USDC S.D. California, March 4, 2009
The district court denied defendant Royal Caribbean Cruises’ 12(f) motion to strike plaintiff Jamison’s claim for statutory damages or attorneys’ fees under section 412 of the Copyright Act. Plaintiff Jamison alleged that he is the sole owner of the registered copyright for his original photograph titled “Dylan-fscarve.” A cropped version of the image was uploaded to wavetheplanet.com, which was later featured in advertisements by Royal Caribbean. Jamison alleged that he never consented to such usage.
Under the Federal Rules of Civil Procedure, a motion to strike pursuant to Rule 12(f) has a different standard than a motion to dismiss pursuant to Rule 12(b)(6). Under Rule 12(f), the court may strike from a pleading an insufficient defense or any redundant, immaterial, impertinent, or scandalous matter. Motions to strike a pleading are disfavored and should be denied unless it can be shown that the challenged matter could have no possible bearing on the issues in the litigation. Courts often require a showing of prejudice by the moving party and views the pleadings in the light most favorable to the non-moving party.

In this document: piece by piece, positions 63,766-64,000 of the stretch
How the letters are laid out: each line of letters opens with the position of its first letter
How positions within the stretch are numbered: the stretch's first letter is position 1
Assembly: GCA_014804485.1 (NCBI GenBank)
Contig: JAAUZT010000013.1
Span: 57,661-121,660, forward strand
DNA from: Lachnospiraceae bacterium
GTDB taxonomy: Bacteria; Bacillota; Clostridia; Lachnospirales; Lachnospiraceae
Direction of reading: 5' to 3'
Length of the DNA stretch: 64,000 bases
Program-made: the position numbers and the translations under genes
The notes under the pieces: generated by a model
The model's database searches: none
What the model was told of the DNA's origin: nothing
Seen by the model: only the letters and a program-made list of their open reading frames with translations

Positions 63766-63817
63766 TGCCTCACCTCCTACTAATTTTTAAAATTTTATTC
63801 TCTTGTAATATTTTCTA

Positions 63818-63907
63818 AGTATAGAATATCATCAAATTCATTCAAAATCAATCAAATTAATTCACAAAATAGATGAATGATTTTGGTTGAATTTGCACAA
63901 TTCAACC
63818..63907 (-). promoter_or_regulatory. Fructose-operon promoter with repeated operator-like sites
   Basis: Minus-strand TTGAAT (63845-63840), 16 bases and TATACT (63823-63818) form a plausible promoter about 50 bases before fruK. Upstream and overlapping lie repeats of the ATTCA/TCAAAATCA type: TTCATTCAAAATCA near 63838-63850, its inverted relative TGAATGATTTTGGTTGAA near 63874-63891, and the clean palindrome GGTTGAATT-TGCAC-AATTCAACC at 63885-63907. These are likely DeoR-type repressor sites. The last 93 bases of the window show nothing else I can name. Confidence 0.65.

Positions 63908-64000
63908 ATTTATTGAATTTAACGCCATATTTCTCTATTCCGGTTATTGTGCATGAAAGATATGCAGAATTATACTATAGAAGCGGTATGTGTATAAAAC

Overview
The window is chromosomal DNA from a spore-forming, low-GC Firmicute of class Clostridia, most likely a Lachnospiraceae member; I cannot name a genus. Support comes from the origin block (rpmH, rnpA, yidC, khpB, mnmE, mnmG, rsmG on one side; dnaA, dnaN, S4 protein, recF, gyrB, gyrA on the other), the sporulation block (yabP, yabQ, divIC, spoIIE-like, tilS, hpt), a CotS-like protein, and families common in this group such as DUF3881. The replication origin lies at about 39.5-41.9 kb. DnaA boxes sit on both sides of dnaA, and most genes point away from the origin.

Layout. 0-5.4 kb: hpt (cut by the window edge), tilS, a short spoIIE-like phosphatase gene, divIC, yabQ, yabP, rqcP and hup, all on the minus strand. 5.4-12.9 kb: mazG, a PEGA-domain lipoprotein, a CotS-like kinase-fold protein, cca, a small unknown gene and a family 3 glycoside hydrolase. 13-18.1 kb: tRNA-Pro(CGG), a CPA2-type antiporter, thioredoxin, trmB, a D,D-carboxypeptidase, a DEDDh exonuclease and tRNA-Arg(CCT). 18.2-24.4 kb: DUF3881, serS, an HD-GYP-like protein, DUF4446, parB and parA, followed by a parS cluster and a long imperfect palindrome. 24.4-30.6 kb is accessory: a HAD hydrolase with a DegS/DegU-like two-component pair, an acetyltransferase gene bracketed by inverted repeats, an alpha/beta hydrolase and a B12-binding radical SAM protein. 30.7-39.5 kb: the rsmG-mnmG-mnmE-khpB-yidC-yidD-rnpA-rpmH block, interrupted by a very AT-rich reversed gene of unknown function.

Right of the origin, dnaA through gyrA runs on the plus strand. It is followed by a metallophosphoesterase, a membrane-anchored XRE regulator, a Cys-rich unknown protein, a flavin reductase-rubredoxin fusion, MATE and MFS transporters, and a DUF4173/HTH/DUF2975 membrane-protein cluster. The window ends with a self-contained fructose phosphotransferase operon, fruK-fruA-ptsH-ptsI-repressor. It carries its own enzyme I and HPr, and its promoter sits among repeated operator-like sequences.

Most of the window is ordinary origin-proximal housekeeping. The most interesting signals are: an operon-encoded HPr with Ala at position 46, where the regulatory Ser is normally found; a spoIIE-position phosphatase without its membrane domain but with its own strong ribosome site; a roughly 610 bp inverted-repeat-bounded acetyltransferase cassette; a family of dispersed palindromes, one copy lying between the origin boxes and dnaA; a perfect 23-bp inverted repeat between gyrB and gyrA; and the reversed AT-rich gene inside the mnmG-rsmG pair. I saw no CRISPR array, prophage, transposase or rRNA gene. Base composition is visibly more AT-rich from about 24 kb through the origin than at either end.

Section 412 bars a copyright owner from recovering statutory damages or attorneys’ fees for copyright infringement if two conditions are met: (1) the copyright was registered more than three months after the work was first published, and (2) the infringing activity commenced after the date of first publication and before the effective date of registration of the work. The first act of infringement in a series of ongoing separate infringements commences one continuing infringement under Section 412(2).
The date of first publication was April 2, 2005, when the cropped version of “Dylan-fscarve” was uploaded to wavetheplanet.com. Thus, the date of registration, February 13, 2006, was beyond the three month grace period offered by section 412. However, Royal Caribbean did not assert that the claim for statutory damages was “redundant, immaterial, impertinent, or scandalous,” or that the claim for statutory damages “could have no possible bearing on the issues in the litigation.” Therefore, viewing the allegations in the light most favorable to plaintiff, the motion was denied.